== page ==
The orbital period is the time it takes a planet (or another object) to make one full orbit.
There are two main kinds of orbital periods of objects orbiting the sun:
- The sidereal period is the time that it takes the object to make one full orbit around the sun, relative to the stars. This is considered to be an object's true orbital period.
- The synodic period is the time that it takes for the object to reappear at the same spot in the sky, relative to the sun, as observed from Earth. This is the time that elapses between two successive conjunctions with the sun and is the object's apparent orbital period. The synodic period differs from the sidereal period since Earth itself revolves around the sun.
Relation between sidereal and synodic period
Copernicus devised a mathematical formula to relate a planet's sidereal period with its synodic period.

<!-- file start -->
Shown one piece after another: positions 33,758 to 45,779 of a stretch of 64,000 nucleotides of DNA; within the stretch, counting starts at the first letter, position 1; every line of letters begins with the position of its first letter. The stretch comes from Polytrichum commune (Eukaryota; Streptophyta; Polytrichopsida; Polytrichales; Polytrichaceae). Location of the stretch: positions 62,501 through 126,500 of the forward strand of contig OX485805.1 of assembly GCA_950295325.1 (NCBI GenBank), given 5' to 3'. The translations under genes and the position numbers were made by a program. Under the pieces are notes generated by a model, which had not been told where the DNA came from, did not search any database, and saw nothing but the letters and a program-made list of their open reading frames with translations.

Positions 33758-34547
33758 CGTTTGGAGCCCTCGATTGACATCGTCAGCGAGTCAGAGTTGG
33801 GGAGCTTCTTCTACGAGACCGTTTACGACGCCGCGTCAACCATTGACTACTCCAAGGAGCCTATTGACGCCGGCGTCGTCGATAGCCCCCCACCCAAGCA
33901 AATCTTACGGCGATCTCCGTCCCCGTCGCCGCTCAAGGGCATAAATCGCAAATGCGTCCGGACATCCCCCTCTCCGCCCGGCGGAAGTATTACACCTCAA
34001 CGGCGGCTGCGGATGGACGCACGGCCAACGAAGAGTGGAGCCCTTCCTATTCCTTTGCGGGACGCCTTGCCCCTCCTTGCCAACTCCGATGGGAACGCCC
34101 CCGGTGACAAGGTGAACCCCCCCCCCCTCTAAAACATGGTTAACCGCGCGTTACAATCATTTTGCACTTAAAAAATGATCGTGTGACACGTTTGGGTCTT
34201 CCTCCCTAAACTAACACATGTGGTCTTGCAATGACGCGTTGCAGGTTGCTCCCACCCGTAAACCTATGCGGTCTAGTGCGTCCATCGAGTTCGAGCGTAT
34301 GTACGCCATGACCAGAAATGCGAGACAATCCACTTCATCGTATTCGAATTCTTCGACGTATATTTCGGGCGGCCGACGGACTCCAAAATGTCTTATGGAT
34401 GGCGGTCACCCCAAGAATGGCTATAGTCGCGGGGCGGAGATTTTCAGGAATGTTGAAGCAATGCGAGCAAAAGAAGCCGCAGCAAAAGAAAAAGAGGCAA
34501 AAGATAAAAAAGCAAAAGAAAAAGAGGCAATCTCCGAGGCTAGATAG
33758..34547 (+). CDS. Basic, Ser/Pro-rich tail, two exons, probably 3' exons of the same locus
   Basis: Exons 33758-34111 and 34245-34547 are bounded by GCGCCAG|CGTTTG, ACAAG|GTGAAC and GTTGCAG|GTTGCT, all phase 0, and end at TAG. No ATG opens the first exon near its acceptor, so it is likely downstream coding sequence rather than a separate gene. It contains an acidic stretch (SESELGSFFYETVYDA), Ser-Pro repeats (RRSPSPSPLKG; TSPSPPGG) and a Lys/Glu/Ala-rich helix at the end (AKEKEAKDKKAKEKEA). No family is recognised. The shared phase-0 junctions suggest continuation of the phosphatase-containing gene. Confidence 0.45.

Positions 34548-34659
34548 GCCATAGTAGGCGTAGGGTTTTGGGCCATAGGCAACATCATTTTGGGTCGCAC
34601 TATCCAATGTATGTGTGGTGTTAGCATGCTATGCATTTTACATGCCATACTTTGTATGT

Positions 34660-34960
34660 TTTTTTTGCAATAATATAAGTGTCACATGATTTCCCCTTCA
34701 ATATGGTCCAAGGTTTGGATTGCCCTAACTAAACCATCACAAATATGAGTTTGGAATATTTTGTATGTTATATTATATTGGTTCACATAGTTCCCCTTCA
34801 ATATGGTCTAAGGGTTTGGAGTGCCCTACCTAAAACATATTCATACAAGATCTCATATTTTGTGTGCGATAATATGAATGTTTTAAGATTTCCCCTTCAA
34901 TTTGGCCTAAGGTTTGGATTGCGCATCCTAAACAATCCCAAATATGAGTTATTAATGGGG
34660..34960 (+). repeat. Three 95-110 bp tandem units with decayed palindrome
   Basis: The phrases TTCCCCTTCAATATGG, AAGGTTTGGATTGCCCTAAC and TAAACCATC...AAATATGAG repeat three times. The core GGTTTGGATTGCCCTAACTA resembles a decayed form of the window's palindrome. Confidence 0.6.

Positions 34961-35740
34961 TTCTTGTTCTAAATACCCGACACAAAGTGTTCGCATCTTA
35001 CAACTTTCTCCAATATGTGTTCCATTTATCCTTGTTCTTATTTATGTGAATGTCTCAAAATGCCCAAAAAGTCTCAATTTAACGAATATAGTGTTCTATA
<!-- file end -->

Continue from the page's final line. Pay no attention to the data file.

Using the abbreviations
During the time S, the Earth moves over an angle of (360°
- P = planet's sidereal period
- S = planet's synodic period
- E = the sidereal period of Earth
(assuming a circular orbit) and the planet moves (360°/P
Let us consider the case of an inferior planet, i.e. a planet that will complete one orbit more than Earth before the two return toe the same position relative to the sun.
- (360°)/P)S = (360°/E)S + 360°
and using algebra
- 1/P = 1/E + 1/S
For a superior planet one derives likewise:
- 1/P = 1/E - 1/S